Although the American economy created a surprisingly strong 271,000 net new jobs on month in October, manufacturing generated no gain during this period. Largely as a result, the sector’s absolute employment levels are now lower than in January, a 10-month stretch that qualifies as a recession, and that no doubt stems from the production recession in which industry is also mired. Moreover, manufacturing’s share of total non-farm employment hit a new all-time low of 8.63 percent. Industry’s annual 80,000 October jobs advance was the lowest such improvement since September, 2013, and wage increases in the sector resumed trailing those of the private sector overall.
Here’s my analysis of the latest monthly (October) manufacturing figures contained in this morning’s employment report from the Bureau of Labor Statistics:
>Although the entire non-farm U.S. economy in October posted its best monthly jobs gain since May, manufacturing’s failure to add any positions at all pushed the sector into its first jobs recession since the sector hit its last absolute employment bottom – in February and March of 2010. Not coincidentally, according to the Federal Reserve’s industrial production index, manufacturing is mired in an output recession as well.
>Total manufacturing employment of 12.317 million is 1,000 below its level in January, 10 months ago. The sector has not experienced such a long stretch of weak job-creation since it was recovering from the Great Recession.
>The October figures, which are still preliminary, also pushed manufacturing’s share of total non-farm employment (the Labor Department’s jobs universe) down to 8.63 percent – a new record low. At that early 2010 two-month absolute manufacturing jobs bottom, the sector accounted for 10.69 percent and 10.67 percent of all non-farm employment.
>Manufacturing’s year-on-year employment performance in October was historically bad as well. At 80,000, it was the lowest such total since September, 2013’s 74,000. From October, 2013 and October, 2014, manufacturing created 197,000 net new positions, and between the previous two Octobers, its employment rose by 89,000.
>The new jobs report also revealed slightly downward manufacturing revisions for August and September. August’s 18,000 employment decline – the worst monthly drop since July, 2013’s 22,000 – is now judged to be a 19,000 net loss. September’s 9,000 employment decline was unchanged.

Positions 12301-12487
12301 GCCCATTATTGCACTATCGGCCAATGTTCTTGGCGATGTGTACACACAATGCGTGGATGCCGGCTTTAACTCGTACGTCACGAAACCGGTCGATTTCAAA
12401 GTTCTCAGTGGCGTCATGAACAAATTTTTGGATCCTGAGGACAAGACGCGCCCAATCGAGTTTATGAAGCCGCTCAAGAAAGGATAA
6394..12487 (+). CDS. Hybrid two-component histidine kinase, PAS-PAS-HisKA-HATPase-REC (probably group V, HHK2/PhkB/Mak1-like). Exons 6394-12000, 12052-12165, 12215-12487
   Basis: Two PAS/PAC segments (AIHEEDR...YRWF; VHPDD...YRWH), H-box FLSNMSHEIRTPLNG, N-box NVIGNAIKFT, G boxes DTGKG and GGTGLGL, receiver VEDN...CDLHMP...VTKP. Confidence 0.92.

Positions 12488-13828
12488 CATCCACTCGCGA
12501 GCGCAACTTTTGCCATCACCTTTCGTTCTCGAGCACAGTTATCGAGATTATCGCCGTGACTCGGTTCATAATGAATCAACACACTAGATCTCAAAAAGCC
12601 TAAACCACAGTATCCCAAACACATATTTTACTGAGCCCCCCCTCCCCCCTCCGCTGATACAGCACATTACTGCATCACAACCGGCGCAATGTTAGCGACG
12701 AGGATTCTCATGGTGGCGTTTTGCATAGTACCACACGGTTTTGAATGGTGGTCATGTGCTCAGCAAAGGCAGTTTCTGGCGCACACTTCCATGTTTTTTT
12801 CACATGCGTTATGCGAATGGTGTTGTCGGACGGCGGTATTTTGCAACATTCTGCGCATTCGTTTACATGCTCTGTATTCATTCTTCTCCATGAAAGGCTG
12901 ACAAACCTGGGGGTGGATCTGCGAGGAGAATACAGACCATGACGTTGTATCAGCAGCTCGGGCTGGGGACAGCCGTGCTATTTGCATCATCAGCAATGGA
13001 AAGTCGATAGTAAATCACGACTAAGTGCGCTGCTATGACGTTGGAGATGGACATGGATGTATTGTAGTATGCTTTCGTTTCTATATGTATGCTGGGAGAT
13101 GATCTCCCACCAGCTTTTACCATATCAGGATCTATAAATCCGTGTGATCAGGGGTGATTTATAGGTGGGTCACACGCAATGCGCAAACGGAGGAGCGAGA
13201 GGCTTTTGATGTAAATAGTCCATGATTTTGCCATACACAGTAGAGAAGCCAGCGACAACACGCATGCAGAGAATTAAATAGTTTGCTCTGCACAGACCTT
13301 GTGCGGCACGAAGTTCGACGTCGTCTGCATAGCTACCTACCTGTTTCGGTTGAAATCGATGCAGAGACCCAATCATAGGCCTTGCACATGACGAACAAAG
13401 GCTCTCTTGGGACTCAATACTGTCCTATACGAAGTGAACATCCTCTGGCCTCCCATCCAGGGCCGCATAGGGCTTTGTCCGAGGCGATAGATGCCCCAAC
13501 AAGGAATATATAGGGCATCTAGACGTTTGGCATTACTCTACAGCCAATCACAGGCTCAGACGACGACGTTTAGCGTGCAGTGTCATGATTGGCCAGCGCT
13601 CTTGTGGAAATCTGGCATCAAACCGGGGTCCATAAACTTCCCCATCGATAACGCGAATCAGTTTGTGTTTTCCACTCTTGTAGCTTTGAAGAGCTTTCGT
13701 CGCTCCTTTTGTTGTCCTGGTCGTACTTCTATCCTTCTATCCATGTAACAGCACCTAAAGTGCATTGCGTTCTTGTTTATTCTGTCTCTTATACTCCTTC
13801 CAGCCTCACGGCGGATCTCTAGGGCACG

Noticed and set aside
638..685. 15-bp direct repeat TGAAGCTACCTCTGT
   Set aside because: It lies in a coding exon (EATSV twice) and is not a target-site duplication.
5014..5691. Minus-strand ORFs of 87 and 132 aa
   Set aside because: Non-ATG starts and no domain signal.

>Since manufacturing hit its 2010 employment bottom, the sector has regained 864,000 (37.68 percent) of the 2.293 million jobs it lost during the recession and its aftermath. By contrast, the private sector overall lost 8.801 million jobs from the recession’s December, 2007 onset through its February, 2010 absolute employment low. Since then, it has increased net employment by 13.493 million.
>In fact, whereas total private sector employment is now 4.05 percent higher than at the recession’s beginning, manufacturing employment is still 10.40 percent lower.
>In addition, October’s (still preliminary) figures returned manufacturing to its consistent recovery-era position as an American wage laggard.
>In the September jobs report, manufacturing’s pre-inflation wages were reported as up a penny over August’s levels, whereas wages for the entire private sector were reported as down a penny. The revised September data issued today (which is still preliminary) now reports that manufacturing wages rose by two cents on month, and private sector wages increased by a penny.
>In October, however, the private sector’s monthly wage increase of 0.36 percent dwarfed manufacturing’s 0.08 percent rise. Year-on-year, manufacturing’s 2.05 percent wage improvement also trailed the private sector’s 2.48 percent – the fastest advance during the current recovery. But manufacturing’s latest annual wage increase was industry’s best such performance since January, 2014’s 2.58 percent. And it exceeded the 1.76 percent rise between the previous two Octobers.
>Longer term, manufacturing’s remained a national wage laggard as well. Since the current economic recovery began, its pre-inflation wages are up less (10.51 percent) than overall private sector wages (13.72 percent).
>Manufacturing’s wage performance has been more mixed after adjusting for inflation, depending on the time frame examined. The latest Labor Department figures are from September (preliminary as well), and the October numbers will come out later this month. But they showed that in real terms, manufacturing wages rose sequentially by 0.19 percent in September, nearly twice as fast as the 0.10 percent gain for the overall private sector.
>Year-on-year, however, the 2.29 percent increase in inflation-adjusted September manufacturing wages was somewhat lower than the private sector’s 2.32 percent.
>And since the recovery began in mid-2009, real manufacturing wages are still down 0.19 percent. Their private sector counterparts are up 2.42 percent.